As the door was now chained and padlocked, we could not enter the five-story house. Instead, we went into the cooling area and my dad pointed out where there was barbed wire (now cut and gone) above the brick fences. On the ground was a large rectangular concrete water container for taking bath water out of. We then went into the kitchen where there were five wood-and-straw-burning stoves, and rectangular holes in the brick walls for shooting guns out of in case of intruders.
A little later we went back out and ascended the stairs to the rooftop of the kitchen. Some plants and vines were so overgrown that they nearly impeded our way up to the rooftop, and the mosquitoes were pretty vicious here too. My dad said that this “jungle” of plants was not there in his day; instead, the space was totally open and he could see rice fields miles away.
From this rooftop we got the best view of the five-story house. Also, my dad pointed out the room in which he was born in. His family used to hang out laundry on this rooftop and sometimes he would come up here and play his harmonica.
My Dad’s Cousin Stephen’s (Family’s) House
Going back down, one of the villagers unlocked the doors to the adjacent house, which belonged to the family of his cousin Stephen (who now lives in Canada). The house is now unoccupied but was still tidy.
My dad pointed out some window bars that had been severely bent by Japanese soldiers. We took a stroll through the house before walking twenty feet over to the row of two-story homes.
A Current Villager’s House
One of the villagers graciously let us inside his own two-story home to show us around. This was fascinating since it suggested how my dad would be living were he still living there today.
Printed photographs adorned the villager’s walls. His home started receiving electricity in 1986; thus, he had a few functioning lights (including a fluorescent-tubed one), a ceiling fan, and even a medium-sized cathode ray tube television. He didn’t have a telephone land line, but he did have a cell phone similar to a Nokia cerca 2000.
Interestingly, this home only got running water last year! A white PVC pipe with faucet was run to the house after the whole mini-village got some sort of municipal water line in 2013.
My Dad’s Two-Story House
After showing us his house, the villager opened the front doors of the two-story house that my dad’s family had owned. The room layout was the same as the villager’s but was much more unkempt. I’m not sure when it was last occupied.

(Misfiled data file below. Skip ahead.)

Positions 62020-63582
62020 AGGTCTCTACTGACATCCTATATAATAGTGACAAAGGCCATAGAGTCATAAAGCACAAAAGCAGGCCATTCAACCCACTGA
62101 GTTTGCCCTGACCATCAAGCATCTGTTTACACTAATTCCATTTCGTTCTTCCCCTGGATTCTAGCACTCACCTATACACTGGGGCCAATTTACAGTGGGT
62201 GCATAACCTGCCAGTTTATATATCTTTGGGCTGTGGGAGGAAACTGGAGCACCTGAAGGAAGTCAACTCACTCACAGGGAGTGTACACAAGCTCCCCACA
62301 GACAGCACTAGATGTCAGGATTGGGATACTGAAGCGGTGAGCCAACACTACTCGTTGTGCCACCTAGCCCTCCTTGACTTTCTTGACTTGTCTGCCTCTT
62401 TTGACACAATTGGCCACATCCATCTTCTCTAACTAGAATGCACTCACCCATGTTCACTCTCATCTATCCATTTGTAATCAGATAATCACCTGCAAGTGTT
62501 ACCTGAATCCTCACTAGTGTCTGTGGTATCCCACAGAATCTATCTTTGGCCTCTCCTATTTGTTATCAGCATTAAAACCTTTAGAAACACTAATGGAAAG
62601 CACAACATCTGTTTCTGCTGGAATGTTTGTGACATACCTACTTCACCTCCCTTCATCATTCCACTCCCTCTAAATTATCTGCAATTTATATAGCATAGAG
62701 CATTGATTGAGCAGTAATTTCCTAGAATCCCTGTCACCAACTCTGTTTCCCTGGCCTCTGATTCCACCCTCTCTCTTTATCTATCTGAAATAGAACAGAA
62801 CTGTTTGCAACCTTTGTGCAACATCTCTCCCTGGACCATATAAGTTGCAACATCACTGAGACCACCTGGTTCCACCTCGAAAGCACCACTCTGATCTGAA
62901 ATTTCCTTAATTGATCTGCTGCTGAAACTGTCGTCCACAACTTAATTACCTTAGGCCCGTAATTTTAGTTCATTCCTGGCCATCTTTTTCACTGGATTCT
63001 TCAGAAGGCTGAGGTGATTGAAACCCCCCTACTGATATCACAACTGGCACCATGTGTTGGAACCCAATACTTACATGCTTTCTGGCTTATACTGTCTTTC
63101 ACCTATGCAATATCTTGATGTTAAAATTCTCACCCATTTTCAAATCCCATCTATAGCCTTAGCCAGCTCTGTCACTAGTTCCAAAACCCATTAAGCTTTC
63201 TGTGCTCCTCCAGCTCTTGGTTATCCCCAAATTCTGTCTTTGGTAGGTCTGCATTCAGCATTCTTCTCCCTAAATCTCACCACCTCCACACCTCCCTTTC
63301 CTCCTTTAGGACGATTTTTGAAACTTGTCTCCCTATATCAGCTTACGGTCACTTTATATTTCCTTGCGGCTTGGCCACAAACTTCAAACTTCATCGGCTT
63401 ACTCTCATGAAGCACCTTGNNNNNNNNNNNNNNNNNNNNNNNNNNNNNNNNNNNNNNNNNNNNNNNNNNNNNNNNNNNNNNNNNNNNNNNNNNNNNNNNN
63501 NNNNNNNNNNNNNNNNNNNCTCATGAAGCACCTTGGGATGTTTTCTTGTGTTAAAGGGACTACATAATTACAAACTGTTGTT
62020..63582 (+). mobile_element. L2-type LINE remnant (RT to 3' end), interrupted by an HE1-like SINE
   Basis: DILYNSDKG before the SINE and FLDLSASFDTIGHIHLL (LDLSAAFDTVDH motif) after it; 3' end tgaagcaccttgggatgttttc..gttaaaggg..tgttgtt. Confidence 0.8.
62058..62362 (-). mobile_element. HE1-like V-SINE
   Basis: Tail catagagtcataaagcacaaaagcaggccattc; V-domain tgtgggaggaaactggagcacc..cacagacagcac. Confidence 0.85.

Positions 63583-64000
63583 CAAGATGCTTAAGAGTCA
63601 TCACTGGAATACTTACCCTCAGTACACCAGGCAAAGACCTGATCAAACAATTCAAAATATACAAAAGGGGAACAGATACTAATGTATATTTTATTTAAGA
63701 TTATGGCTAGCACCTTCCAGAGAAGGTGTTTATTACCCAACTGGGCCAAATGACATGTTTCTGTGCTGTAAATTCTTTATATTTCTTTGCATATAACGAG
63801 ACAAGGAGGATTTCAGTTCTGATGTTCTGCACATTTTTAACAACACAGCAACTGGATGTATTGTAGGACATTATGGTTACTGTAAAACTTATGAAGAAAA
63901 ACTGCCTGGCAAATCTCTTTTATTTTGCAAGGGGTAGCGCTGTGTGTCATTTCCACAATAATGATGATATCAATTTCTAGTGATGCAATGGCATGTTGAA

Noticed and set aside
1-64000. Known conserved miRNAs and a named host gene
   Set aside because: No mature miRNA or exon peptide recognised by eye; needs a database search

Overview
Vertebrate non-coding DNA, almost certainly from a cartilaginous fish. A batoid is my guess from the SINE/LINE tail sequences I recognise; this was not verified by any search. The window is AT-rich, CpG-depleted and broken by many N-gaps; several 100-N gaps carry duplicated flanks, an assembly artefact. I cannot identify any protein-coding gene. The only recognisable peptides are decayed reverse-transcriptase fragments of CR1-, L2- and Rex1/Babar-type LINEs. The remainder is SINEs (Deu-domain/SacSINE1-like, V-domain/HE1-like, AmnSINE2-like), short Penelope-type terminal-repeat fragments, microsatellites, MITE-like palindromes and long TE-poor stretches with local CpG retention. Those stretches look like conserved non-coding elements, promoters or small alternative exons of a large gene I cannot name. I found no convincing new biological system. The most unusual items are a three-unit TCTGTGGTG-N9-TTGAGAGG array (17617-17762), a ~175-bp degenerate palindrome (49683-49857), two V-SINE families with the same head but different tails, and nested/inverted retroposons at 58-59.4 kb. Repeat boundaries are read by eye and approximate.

This house had also been raided by Japanese soldiers during the war, and they had scraped off the gold flakes used to write characters in the traditional ancestral worship room located on the second story above the living room.
Here is a brief video of that house, including footage of my dad demonstrating a wooden machine his family used to grind rice.
The Surrounding Areas
After walking through that house, we mingled outside along with some handsome, gold-colored dogs. My dad said he only saw black dogs back in the day. The villager mentioned that almost every day tourists stop by this remote village as it is internationally recognized as having historic value. Kind of like the Tulou we saw in the Fujian province.
After talking for a while, one of the villagers walked with us part way towards the center of Chikanzhen. The villager pointed out rice fields and an irrigation ditch that was dug in the 1960s and widened in the 1980s. A levee was created next to it to prevent flooding.
After we parted ways with the friendly villager, my mom, dad and I walked back to the bus station alone. Occasionally, a villager whizzed by on a motorbike, something no one had when my dad lived out here. By walking back to the bus station I got an appreciation for the distance my dad had to walk (about 1.5 miles) to buy food for the family back in the day.
Seeing my father’s childhood home was really eye-opening as it showed just how far he had come. While his family was fairly well-off compared to the neighbors thanks to his grandfather going over to Canada (when Canada was letting Chinese in to work the railroads) and making enough money by running a laundromat to build the house, even by 1930s U.S. standards they were still poor. Seventy years later after he had left, my dad now lives a pretty cushy life in California as a result of working hard as a doctor for 37 years, something I’m sure he never imagined happening while living in China.
I’m glad we came and found the place, as it turned out to be the highlight of the whole China trip.